Union president defends teacher absences

CHARLESTON, W.Va. — The president of a West Virginia teachers union is defending educators who use days off that they’ve earned.

Dale Lee

“Teachers get sick too,” West Virginia Education Association President Dale Lee said during a Monday appearance on MetroNews “Talkline.”

Lee said those teachers have responsibilities at home like other residents.

“Many of them have aging parents they are caring for. They (WV teachers) are 70 percent female so when they have a baby they are going to have to miss,” Lee said.

Numbers released last week by the state Department of Education, which didn’t include maternity leave, showed 53 percent of teachers missed more than 10 days of work last year while 11 percent missed more than 20 days. It’s the latter number that Lee said he wants to get a closer look at.

“We’re not talking about the teacher that has to miss because they have the flu. We’re really honing in on that 11 percent and that’s where I have to get more information. I have to see if those are consecutive days or illnesses. There are reasons for that,” Lee said.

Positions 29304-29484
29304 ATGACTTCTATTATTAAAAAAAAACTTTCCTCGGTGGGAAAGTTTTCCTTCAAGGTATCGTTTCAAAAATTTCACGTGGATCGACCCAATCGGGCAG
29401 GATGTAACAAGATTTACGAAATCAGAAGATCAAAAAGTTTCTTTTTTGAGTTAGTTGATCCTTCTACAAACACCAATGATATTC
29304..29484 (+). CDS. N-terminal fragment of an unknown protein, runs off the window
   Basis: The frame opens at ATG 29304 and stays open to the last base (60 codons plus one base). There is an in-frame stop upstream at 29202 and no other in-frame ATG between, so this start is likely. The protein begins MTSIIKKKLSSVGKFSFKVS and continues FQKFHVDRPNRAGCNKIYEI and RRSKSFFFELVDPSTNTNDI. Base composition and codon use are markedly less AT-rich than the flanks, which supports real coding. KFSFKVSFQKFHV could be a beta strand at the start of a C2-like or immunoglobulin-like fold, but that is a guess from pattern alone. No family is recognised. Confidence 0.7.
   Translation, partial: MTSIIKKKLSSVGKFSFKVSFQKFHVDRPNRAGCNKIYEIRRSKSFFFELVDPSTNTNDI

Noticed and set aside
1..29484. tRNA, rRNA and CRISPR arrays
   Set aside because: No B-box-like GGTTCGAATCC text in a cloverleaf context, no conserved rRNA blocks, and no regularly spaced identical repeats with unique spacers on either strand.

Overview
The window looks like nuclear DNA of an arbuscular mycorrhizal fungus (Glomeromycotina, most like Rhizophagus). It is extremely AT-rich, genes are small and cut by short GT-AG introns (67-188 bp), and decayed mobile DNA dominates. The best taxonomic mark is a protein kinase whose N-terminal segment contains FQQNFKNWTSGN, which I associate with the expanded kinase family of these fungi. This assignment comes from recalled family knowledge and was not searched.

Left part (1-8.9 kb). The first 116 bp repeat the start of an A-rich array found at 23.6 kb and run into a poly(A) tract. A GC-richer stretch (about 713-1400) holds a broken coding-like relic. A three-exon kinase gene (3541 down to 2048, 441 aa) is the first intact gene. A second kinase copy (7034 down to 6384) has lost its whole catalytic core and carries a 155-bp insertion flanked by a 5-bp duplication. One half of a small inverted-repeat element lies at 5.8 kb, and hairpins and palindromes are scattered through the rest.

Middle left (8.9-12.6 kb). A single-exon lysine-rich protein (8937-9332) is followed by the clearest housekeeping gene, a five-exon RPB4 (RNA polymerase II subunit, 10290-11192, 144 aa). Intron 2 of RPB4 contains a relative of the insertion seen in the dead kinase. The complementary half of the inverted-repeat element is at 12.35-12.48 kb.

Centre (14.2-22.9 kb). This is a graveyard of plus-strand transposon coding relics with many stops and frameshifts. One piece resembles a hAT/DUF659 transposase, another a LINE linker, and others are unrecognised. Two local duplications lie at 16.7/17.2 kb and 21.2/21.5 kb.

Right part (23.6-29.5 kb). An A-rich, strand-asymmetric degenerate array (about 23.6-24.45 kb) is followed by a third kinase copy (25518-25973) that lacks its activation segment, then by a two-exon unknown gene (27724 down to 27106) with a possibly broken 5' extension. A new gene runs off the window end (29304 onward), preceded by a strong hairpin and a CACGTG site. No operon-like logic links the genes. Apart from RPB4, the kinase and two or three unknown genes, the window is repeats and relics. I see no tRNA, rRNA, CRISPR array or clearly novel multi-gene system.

Lee said like in any other workplace there are some who abuse the system.

“You deal with those individuals on an individual basis,” Lee said. “You don’t paint the whole system as bad or abusing it because maybe a few are.”

Teachers get 15 days a year. State lawmakers approved an incentive earlier this year that will pay teachers $500 at the end of the school year if they only absent a handful of days. Lee said Monday that’s probably not enough to move the needle on the numbers. Lee wants lawmakers to return to a pre-2015 plan that allowed teachers to exchange their banked days for benefits like extra service time.

“If they were hired after 2015 they can’t save their days and use them for anything,” he said.

Lee said the numbers also have to do with what teachers are paid. He said teachers would likely take more days off until they are paid what “they deserve where we can attract people into the profession.”

Lee said the millions of dollars spent on substitute teachers each year also has to do with teacher vacancies not filled because of low pay.

State lawmakers have approved separate five percent pay raises for teachers each of the last two years.

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